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May XPath section 3.2: / and //

From: David Carlisle <davidc@nag.co.uk>
Date: Tue, 6 May 2003 13:06:55 +0100
Message-Id: <200305061206.NAA22648@penguin.nag.co.uk>
To: public-qt-comments@w3.org

  A "/" at the beginning of a path expression is an abbreviation for the
  initial step fn:root(self::node()). The effect of this initial step is
  to begin the path at the root node of the tree that contains the context
  node. If the context item is not a node, a type error is raised. 

Given this, shouldn't a leading / be considered part of Abreviated
syntax and expanded in 3.2.4. It was a primitive in Xpath 1, but Xpath 1
didn't have fn:root().

Also it wasn't clear to me from this description whether a leading / was
supposed to be fn:root(self::node()) or fn:root(self::node())/
in particular whether [] predicates are allowed.
XPath 1 didn't allow /[.....] but it would be useful.

  A "//" at the beginning of a path expression is an abbreviation for
  the initial steps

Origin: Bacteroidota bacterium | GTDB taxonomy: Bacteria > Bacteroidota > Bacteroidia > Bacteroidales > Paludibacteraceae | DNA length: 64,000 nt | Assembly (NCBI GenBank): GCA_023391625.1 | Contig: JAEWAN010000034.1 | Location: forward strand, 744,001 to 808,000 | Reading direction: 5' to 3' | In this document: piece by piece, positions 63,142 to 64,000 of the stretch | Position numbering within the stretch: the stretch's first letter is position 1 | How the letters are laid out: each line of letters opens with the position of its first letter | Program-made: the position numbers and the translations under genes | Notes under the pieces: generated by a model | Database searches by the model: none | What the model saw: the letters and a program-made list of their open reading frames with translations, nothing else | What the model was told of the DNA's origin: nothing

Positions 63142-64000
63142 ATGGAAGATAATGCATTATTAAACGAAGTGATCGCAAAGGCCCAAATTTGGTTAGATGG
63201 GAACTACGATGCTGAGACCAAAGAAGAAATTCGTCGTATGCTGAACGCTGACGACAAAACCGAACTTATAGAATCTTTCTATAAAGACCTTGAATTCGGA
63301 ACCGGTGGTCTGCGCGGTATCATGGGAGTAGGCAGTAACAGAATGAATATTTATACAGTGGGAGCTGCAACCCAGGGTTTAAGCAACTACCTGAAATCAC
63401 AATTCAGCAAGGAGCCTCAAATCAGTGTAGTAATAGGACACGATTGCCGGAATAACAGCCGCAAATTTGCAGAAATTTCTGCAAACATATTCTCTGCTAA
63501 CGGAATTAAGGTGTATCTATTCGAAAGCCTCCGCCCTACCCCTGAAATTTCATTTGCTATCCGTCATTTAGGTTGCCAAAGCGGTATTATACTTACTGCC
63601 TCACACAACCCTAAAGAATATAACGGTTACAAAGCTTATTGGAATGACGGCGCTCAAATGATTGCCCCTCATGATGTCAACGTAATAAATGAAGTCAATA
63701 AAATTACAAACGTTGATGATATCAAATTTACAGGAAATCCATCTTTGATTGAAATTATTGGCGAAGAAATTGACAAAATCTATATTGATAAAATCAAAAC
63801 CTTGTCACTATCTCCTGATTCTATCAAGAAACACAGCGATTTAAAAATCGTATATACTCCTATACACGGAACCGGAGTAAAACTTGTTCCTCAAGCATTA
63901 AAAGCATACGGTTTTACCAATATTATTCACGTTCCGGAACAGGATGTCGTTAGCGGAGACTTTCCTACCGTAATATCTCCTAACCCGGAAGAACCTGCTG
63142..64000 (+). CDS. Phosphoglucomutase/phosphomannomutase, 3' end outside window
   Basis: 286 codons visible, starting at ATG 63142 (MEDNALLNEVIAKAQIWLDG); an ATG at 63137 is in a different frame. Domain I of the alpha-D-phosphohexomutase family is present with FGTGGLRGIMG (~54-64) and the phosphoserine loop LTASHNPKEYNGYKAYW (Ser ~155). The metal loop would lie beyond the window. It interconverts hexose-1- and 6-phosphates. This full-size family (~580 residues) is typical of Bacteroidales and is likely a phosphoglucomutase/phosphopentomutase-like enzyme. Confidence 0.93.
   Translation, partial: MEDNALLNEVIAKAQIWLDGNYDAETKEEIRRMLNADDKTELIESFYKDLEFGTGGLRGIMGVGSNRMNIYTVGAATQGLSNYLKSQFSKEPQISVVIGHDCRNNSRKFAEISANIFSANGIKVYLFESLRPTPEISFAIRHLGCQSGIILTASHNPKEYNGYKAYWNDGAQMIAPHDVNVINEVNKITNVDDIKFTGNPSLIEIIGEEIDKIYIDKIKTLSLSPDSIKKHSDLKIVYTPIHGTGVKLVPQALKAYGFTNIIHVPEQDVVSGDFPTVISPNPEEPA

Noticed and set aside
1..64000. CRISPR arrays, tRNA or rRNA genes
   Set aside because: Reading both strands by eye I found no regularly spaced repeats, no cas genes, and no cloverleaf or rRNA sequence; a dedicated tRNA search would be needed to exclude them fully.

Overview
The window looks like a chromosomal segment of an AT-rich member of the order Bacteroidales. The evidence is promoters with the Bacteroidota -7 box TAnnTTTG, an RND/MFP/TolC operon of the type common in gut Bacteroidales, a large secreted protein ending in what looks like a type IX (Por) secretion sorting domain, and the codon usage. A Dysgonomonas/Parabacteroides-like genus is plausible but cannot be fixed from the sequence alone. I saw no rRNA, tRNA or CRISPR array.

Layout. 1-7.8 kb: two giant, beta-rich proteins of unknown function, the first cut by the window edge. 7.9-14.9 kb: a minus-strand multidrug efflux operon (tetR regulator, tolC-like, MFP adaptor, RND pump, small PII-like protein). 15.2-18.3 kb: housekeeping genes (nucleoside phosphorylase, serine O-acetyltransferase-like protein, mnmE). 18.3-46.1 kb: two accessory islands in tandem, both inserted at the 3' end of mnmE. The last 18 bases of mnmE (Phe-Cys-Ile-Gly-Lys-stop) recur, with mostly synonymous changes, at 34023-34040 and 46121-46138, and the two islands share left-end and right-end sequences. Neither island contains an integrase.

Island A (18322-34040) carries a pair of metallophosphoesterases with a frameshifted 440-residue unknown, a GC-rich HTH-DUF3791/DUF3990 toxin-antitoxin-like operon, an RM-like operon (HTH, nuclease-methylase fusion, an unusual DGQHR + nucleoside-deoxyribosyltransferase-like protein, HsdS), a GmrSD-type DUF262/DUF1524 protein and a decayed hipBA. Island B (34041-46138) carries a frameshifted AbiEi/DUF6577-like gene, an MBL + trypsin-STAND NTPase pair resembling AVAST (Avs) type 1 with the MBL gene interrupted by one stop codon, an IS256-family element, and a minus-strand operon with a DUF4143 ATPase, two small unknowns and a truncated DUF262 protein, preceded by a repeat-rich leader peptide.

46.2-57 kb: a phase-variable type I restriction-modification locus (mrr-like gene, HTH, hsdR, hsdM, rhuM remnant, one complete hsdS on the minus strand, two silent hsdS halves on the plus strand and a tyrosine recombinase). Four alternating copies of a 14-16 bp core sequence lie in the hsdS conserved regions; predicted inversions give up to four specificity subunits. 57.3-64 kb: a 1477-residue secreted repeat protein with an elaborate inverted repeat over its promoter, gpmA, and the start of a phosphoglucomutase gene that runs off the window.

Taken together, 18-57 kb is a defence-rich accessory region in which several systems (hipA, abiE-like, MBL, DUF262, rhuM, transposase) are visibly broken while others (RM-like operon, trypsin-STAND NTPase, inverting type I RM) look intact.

fn:root(self::node())/descendant-or-self::node(). The effect of these
  initial steps is to establish an initial node sequence that contains
  all nodes in the same tree as the context node. This node sequence is
  then filtered by subsequent steps in the path expression. If the
  context item is not a node, a dynamic error is raised.

This is wrong. It doesn't select all nodes in the document, attribute
and namespace nodes are not selected.
This appears to be a separate definition of a leading // which is
an unnecessery risk of introducing inconsistencies into the document.
It should surely be the case that a leading // can be defined by
expanding a // as given 3.2.4 and then further expanding the resulting
leading /.


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Received on Tuesday, 6 May 2003 08:07:20 UTC

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